Low-key Mussina opens door to victory Lacking best stuff, O's ace stays on typical even keel, goes solid 7 to beat Royals

April 03, 1996|By Alan Goldstein | Alan Goldstein,SUN STAFF

For Mike Mussina, the season-opening game at Camden Yards was just another day at the park.

No frills, no fuss, no show of emotion. Just a typical professional job by the 27-year-old right-hander: five hits and four strikeouts scattered over seven innings to stake the Orioles to a 4-2 victory over the Kansas City Royals.

The capacity crowd of 46,818, the media and new manager Davey Johnson, returning to the city where he spent his glory years as a player in the 1960s, may have been hyped up for the 1996 send-off. But not Mussina, the rock of the Orioles' rebuilt pitching staff, who does not allow events or emotions to change his modus operandi.

"I don't find pitching a season opener any more taxing than any other game," said Mussina, who was pitching his third straight opener, each against the same pitcher, Royals ace Kevin Appier.

"I try to stay as much on an even keel as possible. What good would winning the first game be if you lost your next five or six starts?"

Not to worry. In four-plus seasons, the pride of Montoursville, Pa., has compiled a 72-30 record, the highest winning percentage (.706) of any active big-league pitcher, including Greg Maddux and Roger Clemens.

Yesterday's performance was not overpowering, but still vintage Mussina: The Stanford graduate used his head as much as his arm.

"I was struggling with a few things," he said, "But I was pleased with the fact that even though I didn't have my best stuff, I made some big pitches and got my fielders to work for me."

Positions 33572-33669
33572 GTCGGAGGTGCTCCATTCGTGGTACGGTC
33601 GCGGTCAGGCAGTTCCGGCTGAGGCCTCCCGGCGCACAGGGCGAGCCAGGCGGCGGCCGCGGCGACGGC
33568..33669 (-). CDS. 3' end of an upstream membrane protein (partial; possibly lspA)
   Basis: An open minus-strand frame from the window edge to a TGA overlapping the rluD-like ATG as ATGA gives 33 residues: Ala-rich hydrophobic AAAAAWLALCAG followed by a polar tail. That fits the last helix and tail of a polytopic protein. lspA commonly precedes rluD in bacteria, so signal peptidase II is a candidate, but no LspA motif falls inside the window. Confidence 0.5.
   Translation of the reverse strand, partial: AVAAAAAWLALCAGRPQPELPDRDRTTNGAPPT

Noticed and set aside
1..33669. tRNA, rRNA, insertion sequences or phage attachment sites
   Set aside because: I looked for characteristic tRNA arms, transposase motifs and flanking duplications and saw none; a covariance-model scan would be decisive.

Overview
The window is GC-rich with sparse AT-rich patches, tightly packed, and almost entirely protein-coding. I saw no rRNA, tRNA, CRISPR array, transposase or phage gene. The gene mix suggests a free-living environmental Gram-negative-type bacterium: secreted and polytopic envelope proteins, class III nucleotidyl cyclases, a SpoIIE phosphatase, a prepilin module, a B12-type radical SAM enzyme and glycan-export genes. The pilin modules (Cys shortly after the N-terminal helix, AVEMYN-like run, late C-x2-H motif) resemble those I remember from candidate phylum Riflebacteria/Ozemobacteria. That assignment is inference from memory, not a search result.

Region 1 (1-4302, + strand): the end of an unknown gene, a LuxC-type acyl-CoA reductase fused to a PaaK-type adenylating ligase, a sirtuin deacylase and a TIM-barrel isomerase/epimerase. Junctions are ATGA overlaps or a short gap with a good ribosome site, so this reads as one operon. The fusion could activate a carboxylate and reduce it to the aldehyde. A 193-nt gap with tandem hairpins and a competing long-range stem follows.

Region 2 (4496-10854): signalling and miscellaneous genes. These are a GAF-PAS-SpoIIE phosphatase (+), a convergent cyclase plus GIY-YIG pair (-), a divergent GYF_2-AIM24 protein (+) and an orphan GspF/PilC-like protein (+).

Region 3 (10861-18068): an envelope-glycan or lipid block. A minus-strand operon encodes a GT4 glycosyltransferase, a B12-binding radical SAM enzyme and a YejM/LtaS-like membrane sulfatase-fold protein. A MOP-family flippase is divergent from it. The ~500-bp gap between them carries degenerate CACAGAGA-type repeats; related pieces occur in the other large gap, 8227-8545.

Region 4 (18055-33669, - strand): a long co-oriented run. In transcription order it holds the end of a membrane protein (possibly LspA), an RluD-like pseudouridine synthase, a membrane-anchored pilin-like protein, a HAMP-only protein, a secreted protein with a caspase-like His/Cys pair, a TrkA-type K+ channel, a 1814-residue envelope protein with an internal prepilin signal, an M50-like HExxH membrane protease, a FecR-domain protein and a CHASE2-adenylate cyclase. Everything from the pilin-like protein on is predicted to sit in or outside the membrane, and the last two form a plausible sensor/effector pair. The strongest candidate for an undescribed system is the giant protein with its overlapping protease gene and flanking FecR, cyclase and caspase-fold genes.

Johnson, restricted in past years to watching Mussina pitch in spring training games, was duly impressed.

"Mike was a pleasure to watch today," the manager said. "He had some trouble locating the plate early, but he got the tough outs when he had to."

Johnson, who has earned the reputation of seldom letting a starter overextend himself on the pitch count, did not hesitate to replace Mussina -- even after he struck out the side in the seventh inning, mesmerizing Keith Lockhart and pinch-hitter Jon Nunnally with curves and changeups.

"He had thrown only 94 pitches, but I believe, even if you're a great pitcher, an Opening Day will drain you," Johnson said.

"And I wasn't going to put him in a position that I might have to hook him in the late innings. And he had pitched too great to wind up with a no-decision. I'm just glad he didn't fight me about it."

Mussina never questioned Johnson's decision.

"It was a good situation to bring in the setup man," he said. "Jesse [Orosco] pitched a strong inning before Randy [Myers] closed them out. Just the way it is supposed to work."

Everything usually works that way when the manager gives the ball to Mussina, who seemingly has been a step ahead of everyone since he started pitching in the Little League.

Bullpen coach Elrod Hendricks, who has watched the likes of Jim Palmer, Mike Cuellar, Scott McGregor and Mike Flanagan over the past 27 years, says Mussina has much in common with those former Orioles stars.

"Mike knows exactly what he has to do out there," said Hendricks. "He warms up the same way every day and decides what's going to work for him. He's a perfectionist.

"I hate making comparisons, but the guy he reminds me of the most is Palmer -- his concentration level and the way he recognizes situations and hitting tendencies on different ball-and-strike counts. He just knows how to win, even when he doesn't have his best stuff."

Working with Mussina is a catcher's delight, too.

"He's really in control," said Chris Hoiles, yesterday's starter behind the plate. "He had all four of his pitches -- fastball, slider, curve and knuckle-curve -- working. But he's been like that since his first full season [1992]."

Perhaps Flanagan, the ex-Orioles pitching coach turned television commentator, put it best:

"Mike Mussina is all about winning."

Pub Date: 4/03/96

Baltimore Sun Articles
|
|
|
Please note the green-lined linked article text has been applied commercially without any involvement from our newsroom editors, reporters or any other editorial staff.